A vibrant Burlington is a place where everyone thrives, no matter their identity.  Burlington residents, students, employees, business owners, and visitors deserve to enjoy our city. Our community is becoming more diverse: 37% of our high and middle school students identify as Black, Indigenous, or people of color (BIPOC) and 36% identify as LGBTQ+. We must ensure our young people, and all marginalized people, are affirmed and supported in our community. We also must ensure that our community addresses the needs of and ensures accessibility for members of our community who are aging as well as residents with disabilities. We create an inclusive community by prioritizing belonging, equity, and safety throughout the city’s functions as it serves residents and visitors, acts as an employer, and influences other public and private employers in our area. 

Emma’s Strategies and Policy Solutions  

  1. Utilize the city’s Racial Equity Inclusion and Belonging Office (REIB) in strategic ways to support policy development, employment practices, and support for the community to create a more inclusive city. 

  2. Seek counsel from marginalized communities to inform the city’s work and priorities beyond traditional engagement methods. 

  3. Partner with multilingual communities and organizations to improve and invest in language access of city resources, voting information, and public meetings. 

  4. Appoint department heads with proven experience creating a culture of inclusion and a commitment to addressing bias and harm in the workplace.

  5. Expand planning efforts to ensure that our community is healthy and accessible for all including people with disabilities. 

Burlington can be a climate policy leader. We must be more innovative and make decisions that prove a deep commitment to future generations. Our first climate mitigation policy is to help residents, businesses, and institutions move from fossil fuel-based heating sources to renewable sources. Second, we will increase investments in local transportation systems that prioritize options besides single occupant fossil fueled vehicles. Third, we will improve the health of our lake environment. Finally, our climate policy will strategically intersect with workforce, equity, and affordability policy.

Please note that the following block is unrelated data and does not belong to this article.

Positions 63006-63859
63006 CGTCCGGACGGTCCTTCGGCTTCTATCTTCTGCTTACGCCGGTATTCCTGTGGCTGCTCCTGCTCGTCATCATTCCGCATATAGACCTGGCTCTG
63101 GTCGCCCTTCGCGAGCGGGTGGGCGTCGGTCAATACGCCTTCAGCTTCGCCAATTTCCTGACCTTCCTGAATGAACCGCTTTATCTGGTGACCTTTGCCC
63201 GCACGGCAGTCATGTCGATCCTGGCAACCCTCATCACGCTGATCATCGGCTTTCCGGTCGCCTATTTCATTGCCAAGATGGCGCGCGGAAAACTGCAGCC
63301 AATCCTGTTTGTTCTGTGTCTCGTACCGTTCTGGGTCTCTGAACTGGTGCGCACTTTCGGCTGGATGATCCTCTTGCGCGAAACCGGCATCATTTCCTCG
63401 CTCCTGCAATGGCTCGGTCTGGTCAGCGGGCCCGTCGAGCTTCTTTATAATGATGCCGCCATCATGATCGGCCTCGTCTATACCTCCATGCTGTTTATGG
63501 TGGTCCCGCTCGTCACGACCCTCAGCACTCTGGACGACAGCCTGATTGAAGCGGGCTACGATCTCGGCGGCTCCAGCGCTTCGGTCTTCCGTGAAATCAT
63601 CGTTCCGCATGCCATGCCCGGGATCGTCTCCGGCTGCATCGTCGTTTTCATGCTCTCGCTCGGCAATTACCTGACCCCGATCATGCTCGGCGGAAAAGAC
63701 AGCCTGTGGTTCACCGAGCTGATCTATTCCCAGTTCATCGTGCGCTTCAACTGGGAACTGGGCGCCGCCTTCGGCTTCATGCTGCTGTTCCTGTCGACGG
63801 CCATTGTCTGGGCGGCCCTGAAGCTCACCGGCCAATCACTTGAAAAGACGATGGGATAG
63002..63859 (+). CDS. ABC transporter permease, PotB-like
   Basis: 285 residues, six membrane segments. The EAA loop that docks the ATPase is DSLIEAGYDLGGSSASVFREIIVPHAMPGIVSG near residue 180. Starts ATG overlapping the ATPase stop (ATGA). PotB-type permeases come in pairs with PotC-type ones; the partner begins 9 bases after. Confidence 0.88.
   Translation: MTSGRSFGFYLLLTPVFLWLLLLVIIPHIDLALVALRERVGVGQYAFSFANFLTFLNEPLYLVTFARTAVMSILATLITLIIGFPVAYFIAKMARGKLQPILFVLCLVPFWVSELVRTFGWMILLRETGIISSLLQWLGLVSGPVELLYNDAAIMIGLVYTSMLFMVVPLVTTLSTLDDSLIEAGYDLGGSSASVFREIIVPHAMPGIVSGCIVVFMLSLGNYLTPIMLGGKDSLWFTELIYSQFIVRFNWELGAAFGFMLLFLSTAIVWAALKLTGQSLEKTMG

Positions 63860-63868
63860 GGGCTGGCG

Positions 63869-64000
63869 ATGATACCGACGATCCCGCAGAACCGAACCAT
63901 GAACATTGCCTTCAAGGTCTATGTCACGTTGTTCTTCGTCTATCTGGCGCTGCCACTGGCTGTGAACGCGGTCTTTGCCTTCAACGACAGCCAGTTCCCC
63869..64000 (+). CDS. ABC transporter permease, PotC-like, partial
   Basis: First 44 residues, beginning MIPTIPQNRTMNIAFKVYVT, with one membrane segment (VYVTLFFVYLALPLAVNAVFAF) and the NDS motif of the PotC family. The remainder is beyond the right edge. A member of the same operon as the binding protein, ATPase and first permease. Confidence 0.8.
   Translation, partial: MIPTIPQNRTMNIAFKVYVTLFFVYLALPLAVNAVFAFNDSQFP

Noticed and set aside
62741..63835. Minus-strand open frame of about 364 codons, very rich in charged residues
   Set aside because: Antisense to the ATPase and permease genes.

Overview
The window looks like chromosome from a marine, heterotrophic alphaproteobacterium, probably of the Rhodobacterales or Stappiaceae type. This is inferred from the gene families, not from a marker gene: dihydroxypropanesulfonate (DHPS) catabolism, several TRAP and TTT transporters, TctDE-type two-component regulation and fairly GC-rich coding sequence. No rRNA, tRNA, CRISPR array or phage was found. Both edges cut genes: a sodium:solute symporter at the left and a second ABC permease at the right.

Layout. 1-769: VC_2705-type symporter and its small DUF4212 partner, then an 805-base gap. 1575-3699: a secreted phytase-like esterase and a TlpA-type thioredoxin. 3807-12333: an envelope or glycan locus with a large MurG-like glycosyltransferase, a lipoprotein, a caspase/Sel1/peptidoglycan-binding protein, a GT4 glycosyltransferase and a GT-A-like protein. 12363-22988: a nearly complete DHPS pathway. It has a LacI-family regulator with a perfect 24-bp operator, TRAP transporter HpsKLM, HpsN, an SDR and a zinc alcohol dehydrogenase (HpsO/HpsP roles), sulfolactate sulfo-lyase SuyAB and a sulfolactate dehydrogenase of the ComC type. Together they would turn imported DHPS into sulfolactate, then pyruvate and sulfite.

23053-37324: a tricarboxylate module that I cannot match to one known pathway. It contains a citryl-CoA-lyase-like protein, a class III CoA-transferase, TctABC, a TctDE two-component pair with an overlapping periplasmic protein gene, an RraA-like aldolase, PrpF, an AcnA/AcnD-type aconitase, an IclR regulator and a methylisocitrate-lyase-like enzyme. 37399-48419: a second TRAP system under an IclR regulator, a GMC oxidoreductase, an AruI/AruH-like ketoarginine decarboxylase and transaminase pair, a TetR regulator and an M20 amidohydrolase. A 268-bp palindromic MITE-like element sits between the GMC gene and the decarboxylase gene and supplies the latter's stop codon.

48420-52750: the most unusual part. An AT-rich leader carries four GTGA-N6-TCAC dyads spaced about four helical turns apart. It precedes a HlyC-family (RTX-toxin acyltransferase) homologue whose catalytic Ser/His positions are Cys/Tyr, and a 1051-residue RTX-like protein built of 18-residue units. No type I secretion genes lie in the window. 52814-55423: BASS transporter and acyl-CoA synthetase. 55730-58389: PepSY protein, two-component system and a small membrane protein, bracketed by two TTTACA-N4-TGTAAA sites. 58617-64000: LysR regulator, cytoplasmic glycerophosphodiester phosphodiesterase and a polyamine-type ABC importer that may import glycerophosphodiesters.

We are fortunate to live in a city and state with incredible natural resources and many tools, including two locally-controlled, municipally owned utilities: Burlington Electric Department and the Water Resources Division. We can leverage existing assets to create equitable access to affordable energy efficiency and mass transit, while continuing to serve as a leader on climate resiliency in Vermont. Climate change disproportionately impacts low-income and BIPOC people and our solutions must acknowledge and account for those inequities.

Emma’s Strategies and Policy Solutions  

  1. Advocate to make the current fare-free program permanent for Green Mountain Transit buses and look to expand “on demand transit” to support people who struggle to access bus lines. 

  2. Create measurable goals that not only eliminate the City’s reliance on fossil fuels but also reduce overall greenhouse gas emissions. 

  3. Work with our large employers to help their workforce reduce emissions by coordinating a free/low-cost, efficient regional bus system that encourages commuters to utilize public transportation into the city.

  4. Create and prioritize safe and interconnected walking and biking networks.

  5. Enforce the recent ordinance to weatherize rental properties so landlords prioritize improvements to their rental properties. 

  6. Move Burlington residents off of fossil fuels for heating and transportation by helping households transition to electric-based sources. Increase the number of households on electric-based systems to provide potential additional revenue sources to fund affordability programs. 

  7. Develop a responsible transition plan to close the McNeil plant and find innovative solutions to move large institutions off of carbon-based energy sources. 

  8. Expand opportunities for home-owners and renters to finance energy efficiency improvements to their homes, including on-bill financing, a program that allows investments that don’t rely on debt financing.

  9. Develop affordable cooling solutions for hot weather, especially for low income residents.

  10. Leverage state and federal partners for infrastructure resilience to prepare for future climate change impacts on our lake and city infrastructure. This includes policies that mitigate pollution and enforce regulation upstream within the lake’s watershed communities. 

  11. Work with career and technical centers, trades unions, and private partners, to support a workforce that meets our climate policy needs in weatherization and infrastructure while supporting young Vermonters to find high quality jobs with purpose that increase their connection to Vermont.

  12. Leverage the city’s utilities, Community and Economic Development Office (CEDO), and state partners to educate homeowners and renters on available energy efficiency and transportation options and assist with navigating and accessing rebates and financing. 

  13. Convene stakeholders and experts, including those most impacted by climate change including people in low lying areas and Intervale farmers to advise the city on how to continually adapt policy to meet the changing realities of our climate. 

Burlington can be a leader as a livable community that implements forward-thinking climate initiatives. We must work as a city with businesses, non profit organizations, and large institutions to innovate together. We can engage with our community, especially marginalized people, to find solutions together. When we address the disproportional impact that climate change has on marginalized people, we build healthier communities for everyone.